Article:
Worldwide Spread of the Graceful Twig Ant, Pseudomyrmex Gracilis(Hymenoptera: Formicidae)

James K. Wetterer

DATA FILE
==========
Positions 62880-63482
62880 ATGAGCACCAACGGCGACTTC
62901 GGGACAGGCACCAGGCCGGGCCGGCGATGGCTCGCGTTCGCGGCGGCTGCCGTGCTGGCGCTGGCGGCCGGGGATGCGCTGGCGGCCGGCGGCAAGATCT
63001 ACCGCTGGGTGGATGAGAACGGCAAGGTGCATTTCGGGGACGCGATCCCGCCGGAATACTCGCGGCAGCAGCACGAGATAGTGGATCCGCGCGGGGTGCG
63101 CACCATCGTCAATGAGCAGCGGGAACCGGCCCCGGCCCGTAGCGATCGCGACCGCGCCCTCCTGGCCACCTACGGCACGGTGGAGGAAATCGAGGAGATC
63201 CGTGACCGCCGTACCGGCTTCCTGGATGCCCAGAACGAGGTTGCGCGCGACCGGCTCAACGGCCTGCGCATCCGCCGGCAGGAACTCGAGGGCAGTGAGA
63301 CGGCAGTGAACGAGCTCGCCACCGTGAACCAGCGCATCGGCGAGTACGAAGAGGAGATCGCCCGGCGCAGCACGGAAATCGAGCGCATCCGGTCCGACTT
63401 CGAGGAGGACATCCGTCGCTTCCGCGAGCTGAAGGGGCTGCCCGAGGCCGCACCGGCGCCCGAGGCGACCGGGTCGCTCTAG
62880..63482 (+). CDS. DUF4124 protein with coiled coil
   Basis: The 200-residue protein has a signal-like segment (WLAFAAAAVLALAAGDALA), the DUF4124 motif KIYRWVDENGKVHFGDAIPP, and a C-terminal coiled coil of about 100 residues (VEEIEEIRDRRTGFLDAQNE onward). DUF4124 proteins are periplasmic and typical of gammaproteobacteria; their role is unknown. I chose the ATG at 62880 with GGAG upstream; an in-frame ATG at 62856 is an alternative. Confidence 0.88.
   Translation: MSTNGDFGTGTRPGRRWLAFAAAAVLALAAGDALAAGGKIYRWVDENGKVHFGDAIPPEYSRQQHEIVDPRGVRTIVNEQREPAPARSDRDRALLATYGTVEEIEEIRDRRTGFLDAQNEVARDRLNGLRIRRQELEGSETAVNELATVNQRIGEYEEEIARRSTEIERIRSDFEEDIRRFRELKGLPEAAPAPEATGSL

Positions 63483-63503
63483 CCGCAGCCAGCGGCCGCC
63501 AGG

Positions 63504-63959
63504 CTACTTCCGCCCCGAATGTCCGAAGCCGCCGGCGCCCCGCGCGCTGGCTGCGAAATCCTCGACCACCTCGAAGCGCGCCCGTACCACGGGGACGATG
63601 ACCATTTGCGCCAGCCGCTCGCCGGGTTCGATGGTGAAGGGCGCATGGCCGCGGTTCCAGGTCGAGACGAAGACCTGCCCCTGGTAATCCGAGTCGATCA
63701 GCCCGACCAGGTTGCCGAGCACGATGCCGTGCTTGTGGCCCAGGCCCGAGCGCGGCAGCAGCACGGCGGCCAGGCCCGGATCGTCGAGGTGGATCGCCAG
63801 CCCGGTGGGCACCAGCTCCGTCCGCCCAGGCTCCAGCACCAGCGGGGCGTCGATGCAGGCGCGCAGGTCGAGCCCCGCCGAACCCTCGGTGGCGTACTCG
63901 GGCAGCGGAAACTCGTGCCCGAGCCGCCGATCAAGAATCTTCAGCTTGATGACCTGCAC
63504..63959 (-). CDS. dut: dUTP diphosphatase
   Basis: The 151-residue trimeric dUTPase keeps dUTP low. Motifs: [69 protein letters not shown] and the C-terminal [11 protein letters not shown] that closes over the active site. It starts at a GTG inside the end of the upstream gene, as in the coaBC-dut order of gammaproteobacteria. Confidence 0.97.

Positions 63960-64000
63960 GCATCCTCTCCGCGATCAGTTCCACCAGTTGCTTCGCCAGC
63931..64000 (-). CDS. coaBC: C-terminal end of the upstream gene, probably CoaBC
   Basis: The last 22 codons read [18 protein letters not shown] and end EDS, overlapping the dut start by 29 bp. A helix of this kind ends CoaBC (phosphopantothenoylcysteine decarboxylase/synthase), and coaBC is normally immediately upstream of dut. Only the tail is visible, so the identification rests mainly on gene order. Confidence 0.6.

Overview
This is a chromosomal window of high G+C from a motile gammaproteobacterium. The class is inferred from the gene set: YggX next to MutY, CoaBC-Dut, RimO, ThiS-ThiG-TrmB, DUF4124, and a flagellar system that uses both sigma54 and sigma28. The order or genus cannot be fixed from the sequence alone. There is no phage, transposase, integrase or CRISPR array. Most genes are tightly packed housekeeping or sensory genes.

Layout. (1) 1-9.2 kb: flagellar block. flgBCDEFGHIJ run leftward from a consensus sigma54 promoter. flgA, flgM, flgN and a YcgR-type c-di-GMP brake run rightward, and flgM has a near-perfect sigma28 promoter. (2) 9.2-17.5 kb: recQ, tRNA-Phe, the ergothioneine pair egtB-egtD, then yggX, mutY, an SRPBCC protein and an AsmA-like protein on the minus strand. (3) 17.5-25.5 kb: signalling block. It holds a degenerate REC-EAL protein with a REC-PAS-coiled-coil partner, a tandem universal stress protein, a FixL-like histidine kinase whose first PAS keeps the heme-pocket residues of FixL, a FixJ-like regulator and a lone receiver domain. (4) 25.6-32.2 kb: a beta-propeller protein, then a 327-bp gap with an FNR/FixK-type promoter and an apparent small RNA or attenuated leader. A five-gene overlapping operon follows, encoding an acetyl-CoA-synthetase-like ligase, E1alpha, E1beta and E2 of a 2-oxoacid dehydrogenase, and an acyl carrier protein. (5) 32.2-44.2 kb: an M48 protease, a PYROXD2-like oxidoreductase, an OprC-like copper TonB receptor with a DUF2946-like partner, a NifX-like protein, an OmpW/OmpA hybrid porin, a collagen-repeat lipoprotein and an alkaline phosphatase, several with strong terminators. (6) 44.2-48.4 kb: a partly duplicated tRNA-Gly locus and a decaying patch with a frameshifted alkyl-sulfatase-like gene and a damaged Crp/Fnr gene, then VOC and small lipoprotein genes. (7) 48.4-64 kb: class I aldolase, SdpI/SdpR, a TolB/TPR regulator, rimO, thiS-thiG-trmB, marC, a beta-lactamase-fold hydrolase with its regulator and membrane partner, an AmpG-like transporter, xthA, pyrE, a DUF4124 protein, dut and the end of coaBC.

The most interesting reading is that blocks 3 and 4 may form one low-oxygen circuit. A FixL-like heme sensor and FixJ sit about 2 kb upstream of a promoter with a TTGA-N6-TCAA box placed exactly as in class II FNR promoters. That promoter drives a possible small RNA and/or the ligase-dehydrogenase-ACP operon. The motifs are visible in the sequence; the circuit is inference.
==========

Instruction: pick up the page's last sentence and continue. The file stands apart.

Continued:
Pseudomyrmex gracilis is a large, slender arboreal ant with a painful sting. This species has a broad native range spanning much of the New World tropics and subtropics. In addition, P. gracilis has established exotic populations, notably in Florida and Hawaii. Here, I compiled and mapped records of P. gracilis from >1500 sites in 32 geographic areas (countries and US states) to evaluate its worldwide distribution and update information on its recent spread. Pseudomyrmex gracilis has an essentially continuous distribution ranging from southern Uruguay (34.9°S) and central Argentina (34.5°S), through much of South and Central America, to southern Texas (31.3°N), with recent records (all since 1995) in southern Louisiana (29.9–31.3°N). Populations of P. gracilis were first discovered in southeast Florida in 1960. Since then, P. gracilis populations have expanded northward in Florida, up to 30.8°N. In 2009, a P. gracilis population was discovered in Mississippi (30.6°N). Genetic analyses are needed to determine whether the recent appearance of P. gracilis in Louisiana and Mississippi has resulted from this species expanding its range eastward out of Texas or westward out of Florida. Exotic populations of P. gracilis in Hawaii were first found on Oahu in 1976. There are now >20 reports of P. gracilis from Oahu, Kaho'olawe, and Maui, suggesting that the Hawaiian populations are expanding. Finally, there are a few exotic records of P. gracilis from the West Indies: Barbados, Guadeloupe, and Jamaica. It remains to seen whether or not the wide-ranging P. gracilis, which has become so well established across Florida, will show comparable success in Hawaii and other regions it has invaded.

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